Friday, January 22, 2010
For years, you couldn't have visited the corner of Forbes and Smithfield without seeing Claudelle Bazemore. The friendly, sometimes-homeless Downtown fixture camped there daily, seated in a big chair with bags full of books and newspapers and a tall stack of plastic cups nearby.
About 40 people gathered at noon today to mark Bazemore's passing at the spot where she always sat -- alongside the CVS store. The memorial site centered on a red folding chair holding two framed photographs of Bazemore, plus a third photo of her as a young boy. Candles burned nearby, and someone had set up a little table with a chessboard as a reminder of Bazemore's favorite game.
Bazemore, 60, died this past Saturday, of heart disease. Born Clyde Bazemore, the Hill District native began dressing as a woman as a teenager, and in her later years was one of Downtown's more memorable panhandlers.
"He transcended everything," Bazemore's brother, Jacquet Bazemore, told the crowd at the brief memorial celebration -- referring to Claudelle Bazemore's race, gender expression and homelessness, for starters. "Always had a good word for everybody... Pittsburgh, on this corner, will never be the same."
Jacquet Bazemore was among those who brought flowers to place at Claudelle's longtime sidewalk post. He also led the crowd in reciting the Lord's Prayer and singing "Amazing Grace."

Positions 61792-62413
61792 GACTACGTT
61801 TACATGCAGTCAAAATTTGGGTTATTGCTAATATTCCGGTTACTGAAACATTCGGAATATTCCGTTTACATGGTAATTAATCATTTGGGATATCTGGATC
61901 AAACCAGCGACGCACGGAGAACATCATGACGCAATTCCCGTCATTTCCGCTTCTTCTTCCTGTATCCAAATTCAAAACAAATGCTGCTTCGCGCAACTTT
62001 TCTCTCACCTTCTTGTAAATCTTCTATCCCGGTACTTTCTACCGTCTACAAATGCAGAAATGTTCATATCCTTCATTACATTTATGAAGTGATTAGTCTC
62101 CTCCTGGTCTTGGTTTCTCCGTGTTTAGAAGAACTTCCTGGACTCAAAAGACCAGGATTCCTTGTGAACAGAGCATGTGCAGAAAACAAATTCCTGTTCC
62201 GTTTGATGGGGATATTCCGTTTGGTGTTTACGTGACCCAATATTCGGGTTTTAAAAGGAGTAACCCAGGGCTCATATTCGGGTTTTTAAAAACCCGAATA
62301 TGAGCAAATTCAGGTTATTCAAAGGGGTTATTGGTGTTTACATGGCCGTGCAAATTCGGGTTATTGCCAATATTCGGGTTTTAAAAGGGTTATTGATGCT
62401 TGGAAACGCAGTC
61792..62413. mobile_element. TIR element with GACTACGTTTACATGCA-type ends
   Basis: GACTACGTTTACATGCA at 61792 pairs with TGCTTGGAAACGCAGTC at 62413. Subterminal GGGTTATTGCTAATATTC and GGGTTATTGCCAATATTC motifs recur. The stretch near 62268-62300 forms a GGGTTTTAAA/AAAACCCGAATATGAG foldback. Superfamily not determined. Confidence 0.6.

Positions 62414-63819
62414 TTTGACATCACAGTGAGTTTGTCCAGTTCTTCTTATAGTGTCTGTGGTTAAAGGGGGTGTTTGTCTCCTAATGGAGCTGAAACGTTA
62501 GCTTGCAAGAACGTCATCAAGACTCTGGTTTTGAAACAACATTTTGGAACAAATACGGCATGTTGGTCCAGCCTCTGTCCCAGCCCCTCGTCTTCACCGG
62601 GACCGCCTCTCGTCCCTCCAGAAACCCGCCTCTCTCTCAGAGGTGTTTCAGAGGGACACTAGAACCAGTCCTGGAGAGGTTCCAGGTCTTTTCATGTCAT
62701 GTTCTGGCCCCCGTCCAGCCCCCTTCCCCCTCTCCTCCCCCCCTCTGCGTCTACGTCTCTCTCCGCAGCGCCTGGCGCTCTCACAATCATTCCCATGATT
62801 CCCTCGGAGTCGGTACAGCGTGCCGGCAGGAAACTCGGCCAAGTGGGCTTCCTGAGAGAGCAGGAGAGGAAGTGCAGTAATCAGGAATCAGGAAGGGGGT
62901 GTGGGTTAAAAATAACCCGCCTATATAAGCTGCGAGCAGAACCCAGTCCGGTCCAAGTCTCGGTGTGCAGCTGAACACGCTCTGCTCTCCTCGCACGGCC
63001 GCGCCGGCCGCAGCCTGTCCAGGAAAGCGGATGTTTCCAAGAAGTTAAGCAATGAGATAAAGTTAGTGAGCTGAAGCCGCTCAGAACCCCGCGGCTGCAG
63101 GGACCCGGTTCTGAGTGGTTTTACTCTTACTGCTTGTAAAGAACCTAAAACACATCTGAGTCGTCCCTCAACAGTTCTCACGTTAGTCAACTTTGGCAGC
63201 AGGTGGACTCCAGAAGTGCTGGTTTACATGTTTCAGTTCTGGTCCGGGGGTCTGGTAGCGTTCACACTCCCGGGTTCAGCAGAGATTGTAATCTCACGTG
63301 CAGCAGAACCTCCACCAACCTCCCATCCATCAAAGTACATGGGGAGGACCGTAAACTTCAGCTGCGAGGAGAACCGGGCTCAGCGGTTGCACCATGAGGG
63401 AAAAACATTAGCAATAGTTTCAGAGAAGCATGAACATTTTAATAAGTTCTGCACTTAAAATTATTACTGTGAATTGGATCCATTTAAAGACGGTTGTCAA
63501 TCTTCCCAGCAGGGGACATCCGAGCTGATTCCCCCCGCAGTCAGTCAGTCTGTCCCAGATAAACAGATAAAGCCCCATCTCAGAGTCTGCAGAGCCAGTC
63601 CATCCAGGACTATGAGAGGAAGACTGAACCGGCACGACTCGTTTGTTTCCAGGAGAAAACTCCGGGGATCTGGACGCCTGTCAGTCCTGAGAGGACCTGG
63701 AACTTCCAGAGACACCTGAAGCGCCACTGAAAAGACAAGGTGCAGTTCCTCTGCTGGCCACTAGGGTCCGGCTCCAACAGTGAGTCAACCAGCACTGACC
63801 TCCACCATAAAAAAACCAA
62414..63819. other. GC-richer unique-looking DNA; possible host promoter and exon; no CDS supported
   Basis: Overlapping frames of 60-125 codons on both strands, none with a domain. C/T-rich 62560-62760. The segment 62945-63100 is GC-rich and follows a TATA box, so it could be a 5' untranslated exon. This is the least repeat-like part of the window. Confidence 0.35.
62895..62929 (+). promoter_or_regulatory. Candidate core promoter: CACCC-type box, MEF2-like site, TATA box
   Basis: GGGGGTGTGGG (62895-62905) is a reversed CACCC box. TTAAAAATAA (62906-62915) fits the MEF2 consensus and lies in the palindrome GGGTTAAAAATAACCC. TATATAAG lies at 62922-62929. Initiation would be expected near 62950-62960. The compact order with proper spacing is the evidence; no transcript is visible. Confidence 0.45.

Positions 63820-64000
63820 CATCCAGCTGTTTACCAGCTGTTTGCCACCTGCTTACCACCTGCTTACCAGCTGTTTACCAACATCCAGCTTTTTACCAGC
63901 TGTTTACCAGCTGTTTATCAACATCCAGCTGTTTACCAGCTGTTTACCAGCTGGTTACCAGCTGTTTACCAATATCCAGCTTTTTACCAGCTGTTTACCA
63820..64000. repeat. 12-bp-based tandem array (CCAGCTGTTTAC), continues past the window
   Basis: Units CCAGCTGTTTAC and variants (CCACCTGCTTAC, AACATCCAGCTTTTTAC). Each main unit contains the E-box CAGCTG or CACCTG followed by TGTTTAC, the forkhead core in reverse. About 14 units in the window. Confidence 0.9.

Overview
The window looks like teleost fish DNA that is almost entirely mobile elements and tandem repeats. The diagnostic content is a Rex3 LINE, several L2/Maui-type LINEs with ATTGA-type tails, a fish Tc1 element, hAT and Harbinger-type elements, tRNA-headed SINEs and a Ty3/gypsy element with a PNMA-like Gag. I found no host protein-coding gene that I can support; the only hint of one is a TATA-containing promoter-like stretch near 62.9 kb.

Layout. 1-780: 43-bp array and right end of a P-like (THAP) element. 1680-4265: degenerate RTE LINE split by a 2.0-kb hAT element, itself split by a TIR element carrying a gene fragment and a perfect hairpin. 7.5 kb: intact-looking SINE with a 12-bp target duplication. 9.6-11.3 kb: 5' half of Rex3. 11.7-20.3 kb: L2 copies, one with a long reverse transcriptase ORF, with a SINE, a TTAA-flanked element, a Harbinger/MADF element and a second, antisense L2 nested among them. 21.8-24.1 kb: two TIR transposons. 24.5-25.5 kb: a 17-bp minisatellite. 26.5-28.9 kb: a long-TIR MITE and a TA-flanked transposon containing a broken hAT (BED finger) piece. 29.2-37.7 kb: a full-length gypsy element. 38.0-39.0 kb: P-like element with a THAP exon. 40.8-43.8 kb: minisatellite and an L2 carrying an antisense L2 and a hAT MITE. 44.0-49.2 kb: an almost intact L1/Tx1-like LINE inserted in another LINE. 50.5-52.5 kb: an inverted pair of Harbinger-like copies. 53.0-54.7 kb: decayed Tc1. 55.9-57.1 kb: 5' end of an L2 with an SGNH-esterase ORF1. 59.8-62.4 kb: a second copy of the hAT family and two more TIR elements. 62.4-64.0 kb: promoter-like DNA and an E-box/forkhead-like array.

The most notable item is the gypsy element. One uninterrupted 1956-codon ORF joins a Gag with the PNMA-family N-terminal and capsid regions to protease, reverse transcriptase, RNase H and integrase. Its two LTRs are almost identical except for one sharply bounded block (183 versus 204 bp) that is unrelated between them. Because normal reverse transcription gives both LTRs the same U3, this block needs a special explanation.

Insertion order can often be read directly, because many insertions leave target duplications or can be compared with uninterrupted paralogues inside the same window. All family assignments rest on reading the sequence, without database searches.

Claudelle Bazemore was the subject of a 1988 front-page feature article in the Post-Gazette, and afterward became something of a celebrity. Michael Fuoco wrote a thoughtful article on Bazemore's death in yesteday's P-G. According to the article, Bazemore had held a number of jobs, but lost many of them when employers learned she was crossdressing.
Bazemore had become homeless after an apartment fire in 1994, according to the P-G. But though she still went Downtown daily until her final illness, Bazemore had not had to sleep there for the past several years. She died in her apartment in Garfield.
Others who spoke today included Erica Smith, who for eight years was Claudelle Bazemore's caseworker through Community Human Services. Bazemore, Smith said, "looked at the world with nonjudgmental eyes that were wide open and accepting."
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